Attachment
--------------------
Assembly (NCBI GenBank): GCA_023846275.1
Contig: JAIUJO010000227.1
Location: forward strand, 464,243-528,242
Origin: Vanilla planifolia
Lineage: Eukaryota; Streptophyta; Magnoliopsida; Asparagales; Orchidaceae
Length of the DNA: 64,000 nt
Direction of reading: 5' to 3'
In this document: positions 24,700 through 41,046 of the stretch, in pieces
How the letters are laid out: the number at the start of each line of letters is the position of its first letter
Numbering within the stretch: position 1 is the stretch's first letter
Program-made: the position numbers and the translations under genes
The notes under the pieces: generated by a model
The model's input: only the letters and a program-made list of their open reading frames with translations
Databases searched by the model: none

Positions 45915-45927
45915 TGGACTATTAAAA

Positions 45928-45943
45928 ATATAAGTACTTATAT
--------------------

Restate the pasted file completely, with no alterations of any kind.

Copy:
Assembly (NCBI GenBank): GCA_023846275.1
Contig: JAIUJO010000227.1
Location: forward strand, 464,243-528,242
Origin: Vanilla planifolia
Lineage: Eukaryota; Streptophyta; Magnoliopsida; Asparagales; Orchidaceae
Length of the DNA: 64,000 nt
Direction of reading: 5' to 3'
In this document: positions 24,700 through 41,046 of the stretch, in pieces
How the letters are laid out: the number at the start of each line of letters is the position of its first letter
Numbering within the stretch: position 1 is the stretch's first letter
Program-made: the position numbers and the translations under genes
The notes under the pieces: generated by a model
The model's input: only the letters and a program-made list of their open reading frames with translations
Databases searched by the model: none

Positions 45915-45927
45915 TGGACTATTAAAA

Positions 45928-45943
45928 ATATAAGTACTTATAT